On 30 March 2015 Travis had his surgery. My husband is active duty military, so we had family come from Oklahoma, Ohio, Maryland, and West Virginia to support our sweet Travis. We had friends that work at Walter Reed National Military Medical Center that were there throughout his night in PICU to show us support. It was tough to hear him cry out in pain and all we could do was hold him. But our kids are so resilient. He was and is so tough and brave. Our Cranio Warrior.
He then went through helmet therapy. He was in helmet therapy for 354 days, 53 visits to Cranial Technologies, 6 helmets, 5 head molds, lots of miles…. Travis also has Torticollis. He started Physical Therapy around 8 months old, and is still currently receiving therapy every other week. He is also in Speech Therapy. He used to just scream, he wouldn’t babble, just scream- ALL THE TIME. It was tough to go through even a simple conversation since he would do nothing but scream- now he can even tell me he loves me- and let me tell you-when your little one says “I love you” for the first time- it completely melts your heart, but even more so since he had speech issues. I cried the first time he said he loved me.
They had thought for a while that he might have Occular Torticollis, which is where his eyes would have been why he had such a head tilt. He had to see a Pediatric Ophthalmologist a few times before it was finally ruled out. He now just has to follow up with them once a year.
Travis also had a lot of ear infections. He eventually had to get a set of ear tubes placed by an ENT doctor. He had hearing issues, which is what they believe he had speech issues. Dr. Brenner at Andrews AFB, MD placed his tubes and it was amazing to hear the difference in Travis over a few weeks. He passed his hearing test recently and the tubes are working wonderfully.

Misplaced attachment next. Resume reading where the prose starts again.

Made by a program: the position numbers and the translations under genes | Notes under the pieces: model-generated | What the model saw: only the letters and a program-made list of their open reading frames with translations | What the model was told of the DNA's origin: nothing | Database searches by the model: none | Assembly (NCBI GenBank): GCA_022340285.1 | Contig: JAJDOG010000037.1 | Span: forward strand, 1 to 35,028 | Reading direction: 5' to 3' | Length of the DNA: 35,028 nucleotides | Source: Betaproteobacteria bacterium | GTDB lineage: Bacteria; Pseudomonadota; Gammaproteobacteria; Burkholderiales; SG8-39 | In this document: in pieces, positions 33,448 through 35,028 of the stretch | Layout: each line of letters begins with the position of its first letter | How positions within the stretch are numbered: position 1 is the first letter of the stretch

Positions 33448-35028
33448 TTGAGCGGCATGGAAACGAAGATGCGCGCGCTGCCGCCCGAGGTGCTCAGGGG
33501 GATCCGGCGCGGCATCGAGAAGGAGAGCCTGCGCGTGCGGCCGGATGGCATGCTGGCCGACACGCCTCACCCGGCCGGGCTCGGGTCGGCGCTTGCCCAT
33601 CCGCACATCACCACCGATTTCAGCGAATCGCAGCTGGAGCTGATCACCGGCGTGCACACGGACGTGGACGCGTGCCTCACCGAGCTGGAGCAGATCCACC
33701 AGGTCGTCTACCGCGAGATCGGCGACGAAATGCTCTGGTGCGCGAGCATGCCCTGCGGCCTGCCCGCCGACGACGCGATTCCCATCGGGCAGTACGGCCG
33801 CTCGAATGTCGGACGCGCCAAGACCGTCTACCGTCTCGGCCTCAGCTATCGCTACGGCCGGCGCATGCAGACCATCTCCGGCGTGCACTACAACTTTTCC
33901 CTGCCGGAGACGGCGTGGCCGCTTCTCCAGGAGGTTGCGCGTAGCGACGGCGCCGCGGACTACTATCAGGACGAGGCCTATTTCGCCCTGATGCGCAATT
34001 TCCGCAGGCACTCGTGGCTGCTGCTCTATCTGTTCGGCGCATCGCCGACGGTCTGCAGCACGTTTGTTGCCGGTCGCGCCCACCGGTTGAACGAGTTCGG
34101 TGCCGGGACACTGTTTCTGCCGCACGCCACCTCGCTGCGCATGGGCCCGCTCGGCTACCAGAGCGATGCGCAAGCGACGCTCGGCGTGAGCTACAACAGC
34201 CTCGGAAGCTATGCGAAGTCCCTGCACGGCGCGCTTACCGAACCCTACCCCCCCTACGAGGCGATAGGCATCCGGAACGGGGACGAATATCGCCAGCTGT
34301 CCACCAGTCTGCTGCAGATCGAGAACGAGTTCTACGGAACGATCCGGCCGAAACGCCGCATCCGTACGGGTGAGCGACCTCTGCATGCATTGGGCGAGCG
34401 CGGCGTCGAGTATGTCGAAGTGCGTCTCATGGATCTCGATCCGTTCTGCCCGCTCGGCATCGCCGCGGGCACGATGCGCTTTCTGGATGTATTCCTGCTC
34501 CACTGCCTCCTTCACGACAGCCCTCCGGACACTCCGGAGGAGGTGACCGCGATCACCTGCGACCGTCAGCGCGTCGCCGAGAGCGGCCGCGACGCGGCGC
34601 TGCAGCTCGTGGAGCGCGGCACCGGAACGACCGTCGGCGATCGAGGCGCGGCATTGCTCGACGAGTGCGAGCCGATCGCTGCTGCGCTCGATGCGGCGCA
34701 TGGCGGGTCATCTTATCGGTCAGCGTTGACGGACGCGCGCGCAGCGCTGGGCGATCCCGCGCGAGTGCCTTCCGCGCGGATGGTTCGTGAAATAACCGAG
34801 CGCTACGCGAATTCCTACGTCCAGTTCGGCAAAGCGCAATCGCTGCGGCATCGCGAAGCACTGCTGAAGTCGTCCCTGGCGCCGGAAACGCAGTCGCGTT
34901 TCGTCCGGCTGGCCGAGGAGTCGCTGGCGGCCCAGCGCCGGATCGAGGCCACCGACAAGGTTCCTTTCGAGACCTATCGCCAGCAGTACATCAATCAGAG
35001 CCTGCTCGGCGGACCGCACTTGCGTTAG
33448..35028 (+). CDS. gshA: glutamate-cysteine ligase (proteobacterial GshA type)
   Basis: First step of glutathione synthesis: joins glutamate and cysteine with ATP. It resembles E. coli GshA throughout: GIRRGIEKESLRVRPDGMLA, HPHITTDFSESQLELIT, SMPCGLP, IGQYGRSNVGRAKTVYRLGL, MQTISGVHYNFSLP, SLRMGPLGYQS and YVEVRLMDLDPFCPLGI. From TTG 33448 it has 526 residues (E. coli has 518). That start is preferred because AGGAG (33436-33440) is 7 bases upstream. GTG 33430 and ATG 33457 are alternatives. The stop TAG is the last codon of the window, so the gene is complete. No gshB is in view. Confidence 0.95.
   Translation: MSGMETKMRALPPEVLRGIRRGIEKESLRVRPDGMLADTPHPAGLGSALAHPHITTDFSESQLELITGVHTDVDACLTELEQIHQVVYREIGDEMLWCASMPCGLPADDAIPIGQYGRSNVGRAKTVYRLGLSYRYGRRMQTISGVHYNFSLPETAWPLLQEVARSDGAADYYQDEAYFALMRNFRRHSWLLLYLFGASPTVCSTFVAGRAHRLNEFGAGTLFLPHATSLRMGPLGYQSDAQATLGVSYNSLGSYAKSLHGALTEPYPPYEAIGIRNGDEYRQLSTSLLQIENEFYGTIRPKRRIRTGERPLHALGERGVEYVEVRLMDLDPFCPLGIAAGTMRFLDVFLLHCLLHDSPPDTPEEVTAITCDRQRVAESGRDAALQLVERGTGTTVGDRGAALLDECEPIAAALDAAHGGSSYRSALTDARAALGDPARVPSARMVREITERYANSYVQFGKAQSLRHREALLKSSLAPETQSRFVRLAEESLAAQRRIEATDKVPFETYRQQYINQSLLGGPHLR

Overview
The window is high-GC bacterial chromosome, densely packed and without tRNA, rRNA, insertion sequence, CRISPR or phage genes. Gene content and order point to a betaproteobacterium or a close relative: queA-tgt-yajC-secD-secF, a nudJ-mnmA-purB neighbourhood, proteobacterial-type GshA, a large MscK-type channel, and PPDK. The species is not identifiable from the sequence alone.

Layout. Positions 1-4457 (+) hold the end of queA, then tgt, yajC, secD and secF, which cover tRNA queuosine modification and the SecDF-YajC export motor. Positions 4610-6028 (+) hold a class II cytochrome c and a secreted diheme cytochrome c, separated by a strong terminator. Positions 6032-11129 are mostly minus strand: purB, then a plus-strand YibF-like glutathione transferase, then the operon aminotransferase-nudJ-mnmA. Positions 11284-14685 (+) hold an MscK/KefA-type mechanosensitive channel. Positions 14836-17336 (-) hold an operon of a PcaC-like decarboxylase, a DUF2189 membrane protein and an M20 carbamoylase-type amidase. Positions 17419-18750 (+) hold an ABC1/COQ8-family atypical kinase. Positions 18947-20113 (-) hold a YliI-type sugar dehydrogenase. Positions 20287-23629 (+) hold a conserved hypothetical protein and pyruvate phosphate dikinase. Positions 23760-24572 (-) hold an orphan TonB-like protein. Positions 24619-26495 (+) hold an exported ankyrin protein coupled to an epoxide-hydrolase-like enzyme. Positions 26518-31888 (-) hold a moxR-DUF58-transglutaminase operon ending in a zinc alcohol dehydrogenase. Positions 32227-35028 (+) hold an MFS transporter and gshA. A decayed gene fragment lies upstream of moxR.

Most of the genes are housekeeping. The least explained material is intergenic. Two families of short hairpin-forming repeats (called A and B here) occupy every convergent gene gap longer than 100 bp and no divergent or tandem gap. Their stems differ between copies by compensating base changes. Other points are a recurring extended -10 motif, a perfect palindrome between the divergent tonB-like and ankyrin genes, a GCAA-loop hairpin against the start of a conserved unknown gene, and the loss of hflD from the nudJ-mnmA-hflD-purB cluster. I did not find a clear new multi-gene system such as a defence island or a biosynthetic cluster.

Travis still has a “mild” deformity, but it is only noticeable to mom and dad- and if we really point it out to anyone. When Travis is 10-15 years old he will have the choice to get an implant to fix his forehead or not – but it will be his choice.
We were lucky. Travis had one of the best outcomes from Cranio that a child can have. He was able to do the less invasive surgery with helmet therapy, speech and physical therapy, a set of ear tubes, and his eyes checked. He is sweet, loud, funny, and just all around amazing. He will be followed for at least the next 10 years by a Cranial Facial team.
The word Craniosynostosis changed our lives.
Travis has a runner from whoirun4.com named Lauren. Lauren dedicates exercises to Travis and we have “known” her since he was a few months old. The I Run 4 group has been a great support resource for us. We also joined every facebook page for Craniosynostosis support, we reached out and asked questions. The range of support was awesome.
He has physical therapy every other week, speech therapy weekly, he is walking, running, learning, and is doing so wonderful. We educate so many folks about head shape, we embraced the helmet (big thing to remember is to embrace the helmet, don’t hate it), and we learned how it feels to put the life of our child into a surgeons hands and pray that it will all be ok.
Travis is now 20 months old… he will be 2 years old soon, and I can’t believe how far he has come.
Team Travis- Cranio Warrior